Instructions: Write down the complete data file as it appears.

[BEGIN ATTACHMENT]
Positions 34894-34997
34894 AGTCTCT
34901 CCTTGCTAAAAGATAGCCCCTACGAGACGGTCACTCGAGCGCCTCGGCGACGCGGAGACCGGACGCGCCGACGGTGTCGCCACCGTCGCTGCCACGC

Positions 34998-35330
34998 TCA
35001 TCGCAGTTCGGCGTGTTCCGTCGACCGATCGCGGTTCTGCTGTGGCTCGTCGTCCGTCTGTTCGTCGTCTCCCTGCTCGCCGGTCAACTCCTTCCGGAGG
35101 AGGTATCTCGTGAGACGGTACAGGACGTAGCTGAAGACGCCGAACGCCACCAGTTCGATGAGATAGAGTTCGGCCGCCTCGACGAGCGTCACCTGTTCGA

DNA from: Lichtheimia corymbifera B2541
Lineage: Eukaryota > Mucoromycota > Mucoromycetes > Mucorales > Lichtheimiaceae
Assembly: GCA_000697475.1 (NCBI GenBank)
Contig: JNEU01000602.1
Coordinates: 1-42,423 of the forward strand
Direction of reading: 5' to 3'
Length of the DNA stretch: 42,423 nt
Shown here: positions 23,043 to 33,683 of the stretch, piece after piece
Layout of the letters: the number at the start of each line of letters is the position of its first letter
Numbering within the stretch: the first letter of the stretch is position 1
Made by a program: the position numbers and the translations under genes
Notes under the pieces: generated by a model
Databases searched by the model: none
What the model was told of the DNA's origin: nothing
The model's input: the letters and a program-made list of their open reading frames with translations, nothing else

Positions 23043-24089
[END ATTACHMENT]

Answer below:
Positions 34894-34997
34894 AGTCTCT
34901 CCTTGCTAAAAGATAGCCCCTACGAGACGGTCACTCGAGCGCCTCGGCGACGCGGAGACCGGACGCGCCGACGGTGTCGCCACCGTCGCTGCCACGC

Positions 34998-35330
34998 TCA
35001 TCGCAGTTCGGCGTGTTCCGTCGACCGATCGCGGTTCTGCTGTGGCTCGTCGTCCGTCTGTTCGTCGTCTCCCTGCTCGCCGGTCAACTCCTTCCGGAGG
35101 AGGTATCTCGTGAGACGGTACAGGACGTAGCTGAAGACGCCGAACGCCACCAGTTCGATGAGATAGAGTTCGGCCGCCTCGACGAGCGTCACCTGTTCGA

DNA from: Lichtheimia corymbifera B2541
Lineage: Eukaryota > Mucoromycota > Mucoromycetes > Mucorales > Lichtheimiaceae
Assembly: GCA_000697475.1 (NCBI GenBank)
Contig: JNEU01000602.1
Coordinates: 1-42,423 of the forward strand
Direction of reading: 5' to 3'
Length of the DNA stretch: 42,423 nt
Shown here: positions 23,043 to 33,683 of the stretch, piece after piece
Layout of the letters: the number at the start of each line of letters is the position of its first letter
Numbering within the stretch: the first letter of the stretch is position 1
Made by a program: the position numbers and the translations under genes
Notes under the pieces: generated by a model
Databases searched by the model: none
What the model was told of the DNA's origin: nothing
The model's input: the letters and a program-made list of their open reading frames with translations, nothing else

Positions 23043-24089